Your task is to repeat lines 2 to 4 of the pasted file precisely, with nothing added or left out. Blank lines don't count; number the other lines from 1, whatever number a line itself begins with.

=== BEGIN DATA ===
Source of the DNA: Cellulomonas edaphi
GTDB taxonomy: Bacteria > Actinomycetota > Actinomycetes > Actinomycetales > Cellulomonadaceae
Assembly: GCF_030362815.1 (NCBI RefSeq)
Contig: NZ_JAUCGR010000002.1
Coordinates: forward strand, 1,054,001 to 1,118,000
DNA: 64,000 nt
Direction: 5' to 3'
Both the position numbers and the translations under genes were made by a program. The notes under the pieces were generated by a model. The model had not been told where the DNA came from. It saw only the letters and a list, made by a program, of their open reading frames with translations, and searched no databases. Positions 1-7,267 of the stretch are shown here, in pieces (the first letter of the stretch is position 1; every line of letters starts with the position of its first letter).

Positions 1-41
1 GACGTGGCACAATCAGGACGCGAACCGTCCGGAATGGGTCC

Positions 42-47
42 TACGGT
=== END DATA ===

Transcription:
GTDB taxonomy: Bacteria > Actinomycetota > Actinomycetes > Actinomycetales > Cellulomonadaceae
Assembly: GCF_030362815.1 (NCBI RefSeq)
Contig: NZ_JAUCGR010000002.1